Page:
He lived most of his life in Chislehurst, Kent, where, it is said, after riding his horse in Petts Wood near his home early one summer morning and noticing how many blinds were still down, the idea for daylight saving time first occurred to him.

He wanted to prevent people from wasting valuable hours of light during summer mornings.

He published a pamphlet called 'The Waste of Daylight' in a bid to get people out of bed earlier by changing the UK nation’s clocks.

Willett proposed that the clocks should be advanced by 80 minutes in four incremental steps during April and reversed the same way during September.

Willett then spent the rest of his life trying to convince people his scheme was a good one.

 Sadly, he died of the flu in 1915 at the age of 58; a year before Germany adopted his clock-changing plan on April 30, 1916 when the clocks were set forward at 11 pm.
Britain followed suit a month later on May 21.

Farnham Town Hall Clock
By then Britain and Germany had been fighting each other in the First World War (1914-18), 

Supporters for the proposal argued that such a scheme could reduce domestic coal consumption and increase the supplies available for manufacturing and the war effort and a system that could take pressure off the economy was worth giving a go.

The Summer Time Act of 1916 was quickly passed by Parliament and the first day of British Summer Time, 21 May 1916, was widely reported in the press.

The Home Office put out special posters telling people how to reset their clocks to GMT, and national newspapers also gave advice.

The idea was not a new one, however. In 1895 an entomologist in New Zealand, George Vernon Hudson, came up with the idea to the Wellington Philosophical Society outlining a daylight saving scheme which was trialled successfully down-under in 1927.

Debates concerning Daylight saving continue to the present day. It can be traced back to standardised time which was introduced with the expansion of the railways in the 1840s.

Supporters of moving the clocks backwards and forwards argue that it saves energy, promotes outdoor leisure activity in the evening in summer, and is therefore good for physical and psychological health, reduces crime and is good for business.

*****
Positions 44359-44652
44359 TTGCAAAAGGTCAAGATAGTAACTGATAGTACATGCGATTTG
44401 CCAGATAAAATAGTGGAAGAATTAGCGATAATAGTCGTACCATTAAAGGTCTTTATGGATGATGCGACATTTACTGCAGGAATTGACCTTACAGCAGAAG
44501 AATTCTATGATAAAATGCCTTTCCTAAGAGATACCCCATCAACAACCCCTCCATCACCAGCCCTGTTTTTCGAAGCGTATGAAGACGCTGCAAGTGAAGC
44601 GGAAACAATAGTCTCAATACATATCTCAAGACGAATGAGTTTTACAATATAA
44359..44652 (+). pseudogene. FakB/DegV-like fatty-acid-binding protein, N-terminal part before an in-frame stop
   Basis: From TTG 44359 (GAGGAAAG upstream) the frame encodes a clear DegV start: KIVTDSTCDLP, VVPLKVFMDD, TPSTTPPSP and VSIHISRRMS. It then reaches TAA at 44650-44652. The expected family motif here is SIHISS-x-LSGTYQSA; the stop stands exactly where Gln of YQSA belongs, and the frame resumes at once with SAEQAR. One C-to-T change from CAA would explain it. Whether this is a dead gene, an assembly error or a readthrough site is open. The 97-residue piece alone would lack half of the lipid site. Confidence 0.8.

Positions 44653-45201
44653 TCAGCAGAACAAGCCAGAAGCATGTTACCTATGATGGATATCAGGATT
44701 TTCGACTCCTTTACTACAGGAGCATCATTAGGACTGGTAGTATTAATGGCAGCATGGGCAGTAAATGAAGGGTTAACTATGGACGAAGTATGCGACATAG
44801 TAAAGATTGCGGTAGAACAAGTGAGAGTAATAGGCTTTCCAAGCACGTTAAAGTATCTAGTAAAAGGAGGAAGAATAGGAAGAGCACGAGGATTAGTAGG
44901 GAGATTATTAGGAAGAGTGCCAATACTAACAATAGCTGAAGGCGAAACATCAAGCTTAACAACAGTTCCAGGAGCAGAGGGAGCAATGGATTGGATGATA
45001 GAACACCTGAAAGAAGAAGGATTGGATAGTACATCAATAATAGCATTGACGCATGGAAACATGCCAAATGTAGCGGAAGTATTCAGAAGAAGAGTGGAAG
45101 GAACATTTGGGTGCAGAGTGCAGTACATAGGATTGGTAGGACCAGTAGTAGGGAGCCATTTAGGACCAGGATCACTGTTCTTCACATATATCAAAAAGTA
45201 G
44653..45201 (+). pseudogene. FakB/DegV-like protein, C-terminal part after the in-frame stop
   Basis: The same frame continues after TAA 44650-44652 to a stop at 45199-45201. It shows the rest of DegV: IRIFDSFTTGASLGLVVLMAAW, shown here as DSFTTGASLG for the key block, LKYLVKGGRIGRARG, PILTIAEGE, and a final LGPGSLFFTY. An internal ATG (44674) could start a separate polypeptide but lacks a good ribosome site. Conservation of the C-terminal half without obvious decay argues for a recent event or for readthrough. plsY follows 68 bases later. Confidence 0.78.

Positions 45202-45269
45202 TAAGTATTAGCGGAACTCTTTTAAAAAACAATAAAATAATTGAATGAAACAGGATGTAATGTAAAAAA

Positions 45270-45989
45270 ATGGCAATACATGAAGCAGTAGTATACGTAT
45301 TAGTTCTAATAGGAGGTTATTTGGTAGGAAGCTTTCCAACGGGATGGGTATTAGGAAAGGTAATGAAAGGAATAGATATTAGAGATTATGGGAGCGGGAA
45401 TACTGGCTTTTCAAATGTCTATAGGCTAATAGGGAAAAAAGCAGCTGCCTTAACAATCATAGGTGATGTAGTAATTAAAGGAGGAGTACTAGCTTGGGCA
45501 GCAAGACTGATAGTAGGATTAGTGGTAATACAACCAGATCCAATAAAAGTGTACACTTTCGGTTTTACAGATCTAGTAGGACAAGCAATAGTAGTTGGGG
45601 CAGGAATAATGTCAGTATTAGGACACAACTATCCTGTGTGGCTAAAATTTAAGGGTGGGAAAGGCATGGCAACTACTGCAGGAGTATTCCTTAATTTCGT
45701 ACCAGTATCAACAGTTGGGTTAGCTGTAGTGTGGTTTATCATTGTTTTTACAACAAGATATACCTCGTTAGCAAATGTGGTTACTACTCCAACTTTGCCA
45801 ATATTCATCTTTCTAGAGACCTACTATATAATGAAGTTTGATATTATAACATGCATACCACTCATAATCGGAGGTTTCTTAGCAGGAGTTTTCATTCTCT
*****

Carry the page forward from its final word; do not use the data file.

Retailers much prefer the transition to DST than the transition to GMT. For them, having one less hour of sun in the evening translates into fewer people going shopping after work, which in turn means less business.


The Royal Society for the prevention of Accidents, RoSPA is pushing for the UK to adopt a Single/Double Summer Time (SDST) system, which would see the time move one hour ahead throughout the year. Under these plans, the UK would operate under GMT+1 in winter, and GMT+2 in the summer.

“A change to SDST would reduce CO2 pollution by at least 447,000 tonnes each year, increase working-day overlap with Europe and stock-markets in Asia, and allow an extended tourism season, boosting the sector by an estimated £3 billion. Not to mention the extra hours of daylight that we will all have to enjoy the outdoors.” 

Moving the clocks permanently forward by an hour would also bring the UK in line with Central European Time, which means Britain would work during the same business hours as other European cities.

My trusty Lightbox to fight off the SAD during the UK winter
My answers are inadequate
To those demanding day and date
And ever set a tiny shock
Through strangers asking what's o'clock;
Whose days are spent in whittling rhyme-
What's time to her, or she to Time?

-Dorothy Parker

Related Links

Wednesday, 14 October 2015

6 challenging customer types and how to handle them

Most of the time Customers are fine but sometimes they can become a touch animal like .
Like a Zoo keeper you need to deal with different temperaments in the zoo.

The bulldog, the grizzly bear, owl, the myna bird, the mouse, the sheep. the hyena.

1. The “Bulldog” (Persistent)
How to recognise : Painfully persistent, often asking the same question more than once to check you weren’t lying the first time.

How to deal with them : The bulldog needs reassurance that they know that what they are buying is right for them. Ideally, the way to overcome the bulldog is knowledge and patience. No matter how many times they ask the same question, offer the same polite response. If you don’t know the answer, don’t lie. Find out and ring them back.

2. The “Grizzly” (Rude)
How to recognise : Blatantly rude for no obvious reason! They have little or no manners and don’t care about your feelings whatsoever.

How to deal with them : Always remain calm. Follow complaints handling technique, and apologise for any problem they might have encountered. Don’t react angrily, because this will just worsen the situation further!

3. The “Owl” (Know-it-all)
How to recognise : Often very knowledgeable, and likes nothing more than to show that knowledge off, even if it means belittling you. The owl loves to be right.

How to deal with them : Don’t compete! Allow them to show off and even offer compliments and flattery to win them over. Never say or imply they are wrong; it will only upset them.

3. The Mynah bird ( talkative)
How to recognise : They can speak for England! Once they start, they’ll never stop and often ask you personal questions or talk about issues completely unrelated to their enquiry.

How to deal with them : You must aim to control the call. Use the customers name, steer them using questions, and paraphrase to get them back on track. Stay polite and avoid being rude or letting them know you are bored.

4. The “Mouse” (Quiet)
How to recognise : Customers with this personality type will often be very hard work! They offer the bare minimum responses to any questions asked, and engaging them in conversation is an uphill battle from the start.

How to deal with them : Ask open, probing questions (e.g. “what”, “when”, “how”, etc.) to force them into answering with more than one-word responses. Invite their opinions, but don’t be too pushy or they may become even less willing to talk.

5. The “Sheep” (Ignorant)